Maybe we’re going to start over.
I don’t have troubles recording my voice on the computer because I never record my voice on the computer. I have several very nice stand-alone sound recorders and a quiet bedroom (and garage if you’ve been following the thread).
I’m responding to roy04rm who posted for comments and review on their voice posting. It was, for the most part, fine, but it turned up that they had troubles recording with their chosen kit. They had a single Shure analog microphone (sm58) plugged into a natively stereo Scarlett 2i2 interface and Windows.
And that’s the first Disturbance In The Force. The 2i2 Really, Really likes being in stereo—two sound tracks. So it delivers the Shure microphone as the Left of two stereo sound channels.
Scene shifts to the computer who has two obvious options. 1) Record it in Stereo and go home. That gives a perfect, correct, fully-functioning track on the Left and flat line on the Right. Split Stereo To Mono, delete the dead track, and you’re good to go.
The other not so obvious option is force mix-down to mono. That’s what roy04rm is doing.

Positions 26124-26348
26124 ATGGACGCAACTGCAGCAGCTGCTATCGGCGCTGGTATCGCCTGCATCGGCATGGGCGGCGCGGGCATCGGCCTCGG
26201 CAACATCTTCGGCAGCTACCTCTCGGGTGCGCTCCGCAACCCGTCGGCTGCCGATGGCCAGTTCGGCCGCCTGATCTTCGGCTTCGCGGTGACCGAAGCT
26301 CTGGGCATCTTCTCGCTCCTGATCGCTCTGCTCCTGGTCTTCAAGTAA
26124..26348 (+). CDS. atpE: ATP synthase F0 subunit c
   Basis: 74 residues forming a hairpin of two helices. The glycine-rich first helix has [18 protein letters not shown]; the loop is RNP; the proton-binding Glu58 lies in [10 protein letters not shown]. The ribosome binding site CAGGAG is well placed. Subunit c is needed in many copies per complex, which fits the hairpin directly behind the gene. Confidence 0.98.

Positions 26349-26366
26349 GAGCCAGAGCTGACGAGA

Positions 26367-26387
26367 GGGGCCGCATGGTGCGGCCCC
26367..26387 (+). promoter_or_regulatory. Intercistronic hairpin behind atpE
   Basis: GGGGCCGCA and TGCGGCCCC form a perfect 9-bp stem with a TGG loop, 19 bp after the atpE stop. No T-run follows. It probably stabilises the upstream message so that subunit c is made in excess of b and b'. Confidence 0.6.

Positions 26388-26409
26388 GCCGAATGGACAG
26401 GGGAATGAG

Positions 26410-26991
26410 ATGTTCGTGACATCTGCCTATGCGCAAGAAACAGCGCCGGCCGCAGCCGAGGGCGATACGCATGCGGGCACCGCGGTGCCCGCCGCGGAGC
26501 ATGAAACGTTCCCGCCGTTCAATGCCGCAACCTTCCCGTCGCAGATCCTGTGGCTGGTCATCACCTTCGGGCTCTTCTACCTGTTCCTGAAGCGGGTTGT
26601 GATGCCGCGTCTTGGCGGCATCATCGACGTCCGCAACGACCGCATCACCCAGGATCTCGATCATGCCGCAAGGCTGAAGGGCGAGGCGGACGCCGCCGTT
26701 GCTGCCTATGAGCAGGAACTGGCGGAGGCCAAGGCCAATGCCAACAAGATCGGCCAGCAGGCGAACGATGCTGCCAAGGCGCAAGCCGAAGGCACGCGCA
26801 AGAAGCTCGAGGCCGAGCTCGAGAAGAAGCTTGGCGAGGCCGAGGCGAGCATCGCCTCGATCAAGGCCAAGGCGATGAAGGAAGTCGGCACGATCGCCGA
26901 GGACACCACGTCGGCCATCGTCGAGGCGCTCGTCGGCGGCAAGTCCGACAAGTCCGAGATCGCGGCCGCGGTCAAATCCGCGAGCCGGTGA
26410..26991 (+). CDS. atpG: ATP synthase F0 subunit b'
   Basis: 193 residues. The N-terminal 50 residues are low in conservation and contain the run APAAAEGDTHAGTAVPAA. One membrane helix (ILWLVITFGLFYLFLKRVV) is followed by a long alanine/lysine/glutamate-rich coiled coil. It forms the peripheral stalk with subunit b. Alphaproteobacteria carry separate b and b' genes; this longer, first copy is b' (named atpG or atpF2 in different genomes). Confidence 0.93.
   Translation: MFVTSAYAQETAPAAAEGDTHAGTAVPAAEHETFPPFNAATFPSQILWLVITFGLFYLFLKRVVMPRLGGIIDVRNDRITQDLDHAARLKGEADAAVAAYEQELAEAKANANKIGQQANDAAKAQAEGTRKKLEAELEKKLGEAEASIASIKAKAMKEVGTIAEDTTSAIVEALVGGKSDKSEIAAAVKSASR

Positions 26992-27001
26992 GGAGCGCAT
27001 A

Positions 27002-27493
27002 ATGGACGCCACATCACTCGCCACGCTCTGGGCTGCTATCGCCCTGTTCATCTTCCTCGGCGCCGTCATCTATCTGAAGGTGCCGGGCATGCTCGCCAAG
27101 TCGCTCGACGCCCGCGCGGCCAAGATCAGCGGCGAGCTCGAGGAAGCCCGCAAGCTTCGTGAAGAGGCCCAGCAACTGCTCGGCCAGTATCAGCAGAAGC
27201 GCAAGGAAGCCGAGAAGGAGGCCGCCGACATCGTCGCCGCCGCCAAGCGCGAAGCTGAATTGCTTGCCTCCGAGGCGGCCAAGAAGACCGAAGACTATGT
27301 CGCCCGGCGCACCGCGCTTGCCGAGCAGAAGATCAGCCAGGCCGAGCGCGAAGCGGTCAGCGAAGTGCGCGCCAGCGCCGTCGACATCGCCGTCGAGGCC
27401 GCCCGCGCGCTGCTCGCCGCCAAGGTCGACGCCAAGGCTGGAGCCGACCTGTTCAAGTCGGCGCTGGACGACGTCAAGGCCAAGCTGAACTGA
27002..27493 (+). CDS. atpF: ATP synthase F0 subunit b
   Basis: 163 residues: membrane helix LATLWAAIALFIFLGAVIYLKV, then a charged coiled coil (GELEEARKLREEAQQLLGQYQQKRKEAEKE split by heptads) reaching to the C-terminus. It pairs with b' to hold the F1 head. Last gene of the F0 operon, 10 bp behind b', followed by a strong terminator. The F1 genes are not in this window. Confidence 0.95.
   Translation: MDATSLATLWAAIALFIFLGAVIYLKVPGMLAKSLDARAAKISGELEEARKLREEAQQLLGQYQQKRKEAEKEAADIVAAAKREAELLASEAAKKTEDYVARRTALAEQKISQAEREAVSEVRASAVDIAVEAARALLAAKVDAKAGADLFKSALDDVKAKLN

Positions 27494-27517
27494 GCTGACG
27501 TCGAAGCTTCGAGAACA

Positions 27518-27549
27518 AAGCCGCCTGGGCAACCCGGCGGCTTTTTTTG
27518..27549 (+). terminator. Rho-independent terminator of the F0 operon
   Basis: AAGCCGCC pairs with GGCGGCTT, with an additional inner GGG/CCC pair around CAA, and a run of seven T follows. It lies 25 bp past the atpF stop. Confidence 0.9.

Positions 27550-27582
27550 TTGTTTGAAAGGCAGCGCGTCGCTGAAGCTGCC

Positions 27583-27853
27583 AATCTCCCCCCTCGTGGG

That combines the Left and Right sound into one channel and delivers that. But you do have to be careful because what happens if someone has two microphones and yells into both of them? The system will give you 200% volume in the mixdown. So the system divides by two.
Now see the single microphone. There is no second microphone and the system obediently divides by two, this time from 100% to 50%. That massive clipping is where the original microphone volume was. No matter what you do, the volume will never get louder than that—unless you do it in post production later.
So somehow we have to sweet-talk the system into not dividing by two. I have an interface with two different drivers and they’re both correct, so it can be done from the manufacturer.
Also, where and how is Windows doing this? I don’t think this is an Audacity problem. Can you get out of this with a setting? Driver?